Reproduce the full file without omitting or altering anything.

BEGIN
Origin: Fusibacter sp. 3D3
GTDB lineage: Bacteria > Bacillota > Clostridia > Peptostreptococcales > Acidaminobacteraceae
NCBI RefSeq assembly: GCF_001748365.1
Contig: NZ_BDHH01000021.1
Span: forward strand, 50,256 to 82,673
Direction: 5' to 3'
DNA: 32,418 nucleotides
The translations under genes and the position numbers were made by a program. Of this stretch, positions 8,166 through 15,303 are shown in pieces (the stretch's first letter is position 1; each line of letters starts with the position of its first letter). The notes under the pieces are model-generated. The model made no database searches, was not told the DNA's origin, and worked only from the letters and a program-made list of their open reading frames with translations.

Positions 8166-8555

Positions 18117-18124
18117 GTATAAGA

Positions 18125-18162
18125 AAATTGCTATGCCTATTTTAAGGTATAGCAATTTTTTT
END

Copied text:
Origin: Fusibacter sp. 3D3
GTDB lineage: Bacteria > Bacillota > Clostridia > Peptostreptococcales > Acidaminobacteraceae
NCBI RefSeq assembly: GCF_001748365.1
Contig: NZ_BDHH01000021.1
Span: forward strand, 50,256 to 82,673
Direction: 5' to 3'
DNA: 32,418 nucleotides
The translations under genes and the position numbers were made by a program. Of this stretch, positions 8,166 through 15,303 are shown in pieces (the stretch's first letter is position 1; each line of letters starts with the position of its first letter). The notes under the pieces are model-generated. The model made no database searches, was not told the DNA's origin, and worked only from the letters and a program-made list of their open reading frames with translations.

Positions 8166-8555

Positions 18117-18124
18117 GTATAAGA

Positions 18125-18162
18125 AAATTGCTATGCCTATTTTAAGGTATAGCAATTTTTTT